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Is Foreign Policy Making a Comeback in Campaign 2012?

Will voters with laser-sights on the economy consider Benghazi at the ballot box?

by
Bridget Johnson

Bio

September 28, 2012 - 5:31 pm
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The Obama camp tried to turn focus to another part of the world with an ad that’s part economy, part foreign policy — accusing Romney of happily investing in Chinese companies while jobs go overseas. Romney has accused Obama of not being tough enough on China.

They took the meme one step further today when Obama today blocked a Chinese company from acquiring four wind farms in northern Oregon — the first time in more than two decades that a U.S. president has blocked this type of foreign business deal.

Kerry’s speech at the Democratic National Convention was likely a preview of how Obama will try to hit at Romney in that third debate.

“We’ve all learned Mitt Romney doesn’t know much about foreign policy. But he has all these ‘neocon advisors’ who know all the wrong things about foreign policy. He would rely on them — after all, he’s the great outsourcer,” Kerry said earlier this month in Charlotte. “‘President Mitt Romney’ — three hypothetical words that mystified and alienated our allies this summer. For Mitt Romney, an overseas trip is what you call it when you trip all over yourself overseas. It wasn’t a goodwill mission — it was a blooper reel.”

Foreign policy’s resurgence isn’t limited to the presidential race, though.

In one of the redistricting face-offs that saw incumbent pitted against incumbent, staunchly pro-Israel Rep. Steve Rothman (D-N.J.) was defeated by Rep. Bill Pascrell (D-N.J.), who signed a J Street letter calling for easing the Gaza blockade and courted Arab voters in the mixed district. In opposing Rothman, the president of the American Arab Forum accused the congressman of disloyalty to America out of his support for Israel.

Pascrell now faces Republican Rabbi Shmuley Boteach, who called on Pascrell last week to cease his support for New Jersey Imam Mohammad Qatanani, who was faced with deportation for failing to disclose that he was a member of Hamas. “As a congressman who swore an oath to protect the Constitution, Congressman Pascrell’s stated intention of doing ‘everything in his power’ to subvert the efforts of the American government to deport someone whose stated intention it is to remove our First Amendment rights – perhaps the most important pillar of our Constitution – is preposterous,” said Boteach. “Not only must Pascrell utterly repudiate Qatanani and return all donations he has received from the imam and/or his supporters, but Pascrell must repudiate his public comments defending the Imam.”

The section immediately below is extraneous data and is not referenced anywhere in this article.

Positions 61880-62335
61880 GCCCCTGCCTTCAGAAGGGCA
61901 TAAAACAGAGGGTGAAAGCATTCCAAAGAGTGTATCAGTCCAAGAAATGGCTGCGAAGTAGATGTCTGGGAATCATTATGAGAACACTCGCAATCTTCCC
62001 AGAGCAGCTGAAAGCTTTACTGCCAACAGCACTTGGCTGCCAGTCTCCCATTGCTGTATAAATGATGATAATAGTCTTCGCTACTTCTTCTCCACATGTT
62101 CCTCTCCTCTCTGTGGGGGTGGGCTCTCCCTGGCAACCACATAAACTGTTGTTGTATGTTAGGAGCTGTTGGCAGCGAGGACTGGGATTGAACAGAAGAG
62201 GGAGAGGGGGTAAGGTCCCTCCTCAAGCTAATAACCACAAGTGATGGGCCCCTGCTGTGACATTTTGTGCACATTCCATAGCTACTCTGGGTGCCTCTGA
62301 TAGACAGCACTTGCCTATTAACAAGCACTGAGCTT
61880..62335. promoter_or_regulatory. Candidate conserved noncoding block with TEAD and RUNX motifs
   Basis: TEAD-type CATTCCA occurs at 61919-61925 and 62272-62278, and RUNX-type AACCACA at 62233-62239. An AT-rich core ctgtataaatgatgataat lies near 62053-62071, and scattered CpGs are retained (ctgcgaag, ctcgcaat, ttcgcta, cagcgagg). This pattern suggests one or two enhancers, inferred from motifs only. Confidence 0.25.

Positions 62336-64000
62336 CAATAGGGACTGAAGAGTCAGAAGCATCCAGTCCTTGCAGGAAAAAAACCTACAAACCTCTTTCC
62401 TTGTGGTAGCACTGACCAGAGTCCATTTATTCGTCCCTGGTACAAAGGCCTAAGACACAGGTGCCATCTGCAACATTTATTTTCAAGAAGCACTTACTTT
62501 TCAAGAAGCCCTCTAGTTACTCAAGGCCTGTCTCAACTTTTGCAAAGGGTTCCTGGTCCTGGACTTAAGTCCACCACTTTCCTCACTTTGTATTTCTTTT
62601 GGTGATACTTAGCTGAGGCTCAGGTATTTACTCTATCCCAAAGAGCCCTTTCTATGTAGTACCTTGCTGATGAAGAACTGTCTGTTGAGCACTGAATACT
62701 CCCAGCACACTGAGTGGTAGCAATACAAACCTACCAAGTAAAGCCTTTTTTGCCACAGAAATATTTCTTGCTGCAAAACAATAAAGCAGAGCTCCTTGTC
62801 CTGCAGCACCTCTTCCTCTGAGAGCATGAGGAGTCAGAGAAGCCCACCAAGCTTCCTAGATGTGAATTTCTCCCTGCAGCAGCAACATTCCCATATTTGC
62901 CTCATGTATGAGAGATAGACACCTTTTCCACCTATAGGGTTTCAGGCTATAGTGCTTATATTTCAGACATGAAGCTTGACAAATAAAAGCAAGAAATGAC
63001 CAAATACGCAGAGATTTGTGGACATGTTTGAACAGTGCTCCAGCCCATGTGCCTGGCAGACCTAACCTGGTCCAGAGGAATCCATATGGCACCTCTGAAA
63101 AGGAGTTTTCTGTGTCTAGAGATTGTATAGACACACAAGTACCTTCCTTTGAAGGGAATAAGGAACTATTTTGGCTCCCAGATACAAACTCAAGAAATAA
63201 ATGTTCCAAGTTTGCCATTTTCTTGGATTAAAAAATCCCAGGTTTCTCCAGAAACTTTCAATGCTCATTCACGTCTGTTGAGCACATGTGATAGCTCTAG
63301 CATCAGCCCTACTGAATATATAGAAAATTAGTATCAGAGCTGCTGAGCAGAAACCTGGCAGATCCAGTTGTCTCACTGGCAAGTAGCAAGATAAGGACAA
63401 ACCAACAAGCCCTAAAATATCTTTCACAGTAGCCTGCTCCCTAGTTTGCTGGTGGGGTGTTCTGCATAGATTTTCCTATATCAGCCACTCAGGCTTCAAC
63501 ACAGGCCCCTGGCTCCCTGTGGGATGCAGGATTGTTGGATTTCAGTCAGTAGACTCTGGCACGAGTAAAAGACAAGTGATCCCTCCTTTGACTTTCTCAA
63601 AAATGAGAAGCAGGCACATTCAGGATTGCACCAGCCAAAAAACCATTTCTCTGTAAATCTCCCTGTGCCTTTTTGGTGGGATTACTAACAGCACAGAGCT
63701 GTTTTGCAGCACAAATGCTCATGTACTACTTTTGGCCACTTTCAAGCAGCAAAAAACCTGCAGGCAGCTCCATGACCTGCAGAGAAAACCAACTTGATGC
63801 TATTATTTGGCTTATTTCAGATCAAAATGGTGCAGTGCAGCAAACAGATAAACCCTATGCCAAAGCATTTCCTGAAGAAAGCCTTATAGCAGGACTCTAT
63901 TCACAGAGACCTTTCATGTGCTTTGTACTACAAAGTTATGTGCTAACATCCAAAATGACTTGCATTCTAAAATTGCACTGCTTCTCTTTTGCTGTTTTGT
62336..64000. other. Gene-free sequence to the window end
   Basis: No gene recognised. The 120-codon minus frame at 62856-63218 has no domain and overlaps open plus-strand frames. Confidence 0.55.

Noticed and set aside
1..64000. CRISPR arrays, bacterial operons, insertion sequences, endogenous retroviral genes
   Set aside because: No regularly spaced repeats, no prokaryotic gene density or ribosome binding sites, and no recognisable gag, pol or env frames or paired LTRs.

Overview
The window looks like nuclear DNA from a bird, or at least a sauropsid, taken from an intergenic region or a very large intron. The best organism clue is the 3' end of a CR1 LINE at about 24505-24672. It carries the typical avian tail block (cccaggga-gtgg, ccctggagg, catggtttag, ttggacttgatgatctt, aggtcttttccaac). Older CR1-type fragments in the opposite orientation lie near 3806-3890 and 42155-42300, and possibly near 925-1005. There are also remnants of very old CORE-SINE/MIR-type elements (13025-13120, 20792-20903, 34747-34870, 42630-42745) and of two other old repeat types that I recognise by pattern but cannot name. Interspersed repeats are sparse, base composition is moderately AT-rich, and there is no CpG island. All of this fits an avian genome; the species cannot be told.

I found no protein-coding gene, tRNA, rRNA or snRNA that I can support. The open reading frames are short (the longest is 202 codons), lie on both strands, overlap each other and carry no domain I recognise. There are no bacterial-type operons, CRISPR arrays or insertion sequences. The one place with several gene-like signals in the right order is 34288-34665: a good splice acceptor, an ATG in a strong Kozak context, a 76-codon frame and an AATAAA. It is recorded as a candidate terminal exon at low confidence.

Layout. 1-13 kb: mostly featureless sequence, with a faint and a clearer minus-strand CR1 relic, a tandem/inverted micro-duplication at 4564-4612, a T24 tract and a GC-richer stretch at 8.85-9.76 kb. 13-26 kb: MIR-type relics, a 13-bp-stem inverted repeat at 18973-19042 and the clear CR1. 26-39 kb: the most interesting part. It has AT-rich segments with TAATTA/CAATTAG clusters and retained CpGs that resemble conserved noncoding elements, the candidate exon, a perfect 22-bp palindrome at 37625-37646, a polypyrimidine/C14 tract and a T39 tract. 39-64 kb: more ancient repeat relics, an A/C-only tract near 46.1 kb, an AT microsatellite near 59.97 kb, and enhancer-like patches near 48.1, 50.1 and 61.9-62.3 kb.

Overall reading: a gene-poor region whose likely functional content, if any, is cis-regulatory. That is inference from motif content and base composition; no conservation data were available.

In California’s San Fernando Valley, two strong supporters of Israel now face each other in the general election after emerging the top two candidates in the primary: Ranking member on the House Foreign Affairs Committee Howard Berman (D-Calif.) and Rep. Brad Sherman (D-Calif.). Sherman currently has a 13- point lead over Berman, but that narrows to a five-point lead among Jewish voters.

For those Valley voters, their only choice come November will be to send a pro-Israel congressman packing thanks to redistricting.

Still, foreign policy was generally an afterthought at both nominating conventions and campaigns have tended to cater toward polls that show an electorate less concerned about the fall of a ruthless dictator as they are about a fall in unemployment.

That doesn’t mean both presidential camps aren’t playing like they believe they can gain ground on questions of global leadership and American exceptionalism.

Former President Bill Clinton welcomed Romney to the Clinton Global Initiative conference in New York on Tuesday as a former governor who supported Clinton’s AmeriCorps initiatives.

“If there’s one thing we’ve — we’ve learned in this election season, by the way, it is that a few words from Bill Clinton can do a man a lot of good,” Romney quipped after thanking Clinton for the introduction.

Romney said he hoped to return to the meeting a year from now as president, “to remind the world of the goodness and the bigness of the American heart.”

“I never apologized for America. I believe America has been one of the greatest forces for good the world has ever known,” he said. “We can hold that knowledge in our hearts with humility and unwavering conviction.”

In another part of town, in another foreign policy speech just as suited for the campaign trail, Obama was telling the United Nations General Assembly that “America will never retreat from the world.”

“We will bring justice to those who harm our citizens and our friends, and we will stand with our allies,” he said. “We are willing to partner with countries around the world to deepen ties of trade and investment, and science and technology, energy and development — all efforts that can spark economic growth for all our people and stabilize democratic change.”

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Bridget Johnson is a veteran journalist whose news articles and opinion columns have run in dozens of news outlets across the globe. Bridget first came to Washington to be online editor at The Hill, where she wrote The World from The Hill column on foreign policy. Previously she was an opinion writer and editorial board member at the Rocky Mountain News and nation/world news columnist at the Los Angeles Daily News. She is an NPR contributor and has contributed to USA Today, The Wall Street Journal, National Review Online, Politico and more, and has myriad television and radio credits as a commentator. Bridget is Washington Editor for PJ Media.
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